29 May 2011

Puerto Rico

The guy who lives next to me over here in the desert is a board game fanatic. He plays them, he designs them, he loves them. He works the same job I do, but on a different shift, so we don’t hang out much. He’s recruited a group of people to play a game called Puerto Rico in the evenings, when I am sleeping, but he came in the other day while I was on shift and talked me and the Lieutenant into trying it out. It’s a typical resource management game, with players trying to colonize an island, build infrastructure, grow crops, and ship those crops out for victory points or sell them for money to buy more buildings. I’m sure the website for the game offers a decent summary of gameplay, but you have to balance out all of the different actions you can take and eventually build more buildings and ship more goods than the other players. If you get out of balance with your resources, it is possible for the other players to lock you out for a turn or more based on what they choose to do when they lead a turn off. It seems like an okay game, but I haven’t quite grasped all of the rules or even all of the objectives yet. We may play again sometime soon, if he pops in again during my shift.Here's the game description from the Board Game Geek site:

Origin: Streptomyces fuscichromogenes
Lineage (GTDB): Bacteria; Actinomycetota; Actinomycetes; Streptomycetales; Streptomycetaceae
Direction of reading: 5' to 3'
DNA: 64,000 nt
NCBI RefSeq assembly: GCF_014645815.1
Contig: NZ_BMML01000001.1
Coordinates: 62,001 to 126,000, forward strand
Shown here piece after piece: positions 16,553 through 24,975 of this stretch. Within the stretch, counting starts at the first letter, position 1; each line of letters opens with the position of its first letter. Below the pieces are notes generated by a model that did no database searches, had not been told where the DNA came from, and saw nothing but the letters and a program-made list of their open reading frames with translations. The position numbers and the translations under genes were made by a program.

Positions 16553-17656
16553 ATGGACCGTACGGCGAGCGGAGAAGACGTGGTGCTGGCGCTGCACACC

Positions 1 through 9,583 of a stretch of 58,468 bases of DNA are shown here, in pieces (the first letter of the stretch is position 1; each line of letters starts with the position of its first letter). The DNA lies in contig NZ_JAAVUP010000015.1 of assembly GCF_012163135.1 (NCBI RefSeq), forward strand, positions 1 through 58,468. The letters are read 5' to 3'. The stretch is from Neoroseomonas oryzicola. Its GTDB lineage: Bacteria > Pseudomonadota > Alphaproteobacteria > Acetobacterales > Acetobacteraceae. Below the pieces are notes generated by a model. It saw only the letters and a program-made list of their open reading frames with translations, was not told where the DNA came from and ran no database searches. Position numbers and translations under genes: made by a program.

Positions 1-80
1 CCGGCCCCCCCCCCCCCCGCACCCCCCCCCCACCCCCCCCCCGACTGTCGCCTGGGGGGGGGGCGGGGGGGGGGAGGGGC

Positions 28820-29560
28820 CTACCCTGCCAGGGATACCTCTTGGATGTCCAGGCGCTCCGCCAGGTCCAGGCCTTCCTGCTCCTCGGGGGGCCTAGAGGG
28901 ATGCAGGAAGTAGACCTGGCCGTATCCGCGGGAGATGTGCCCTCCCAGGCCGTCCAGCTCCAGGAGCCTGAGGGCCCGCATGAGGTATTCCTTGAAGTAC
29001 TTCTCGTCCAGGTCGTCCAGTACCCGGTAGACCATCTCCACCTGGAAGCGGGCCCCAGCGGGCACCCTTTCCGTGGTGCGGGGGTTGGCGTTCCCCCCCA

The players are plantation owners in Puerto Rico in the days when ships had sails. Growing up to five different kind of crops—corn, indigo, sugar, tobacco, and coffee—they must try to run their business more efficiently than their close competitors: growing crops and storing them efficiently, developing San Juan with useful buildings, deploying their colonists to best effect, selling crops at the right time, and, most importantly, shipping their goods back to Europe for maximum benefit.
The game system lets players choose the order of the phases in each turn by allowing each player to choose a role from those remaining when it is their turn. No role can be selected twice in the same round. The player who selects the best roles to advance their position during the game will win.

28 May 2011

Blah Blah Blah Games Workshop

There’s been a lot of talk on the web about Games Workshop’s recent doings. As is usual with enthusiasts, the talk ranges from Apocalyptic End of the Hobby fare all the way through the spectrum to This Is the Greatest Thing Evar I (heart) GW 4EVS!!!! Actually, that really only applies to the ‘all-new’ Finecast range, which is pretty much all of the metal models from the catalog pulled out of circulation and swapped out for resin castings, along with some new releases for Tomb Kings and Dark Eldar, the most-recently published army books for Warhammer Fantasy and 40k.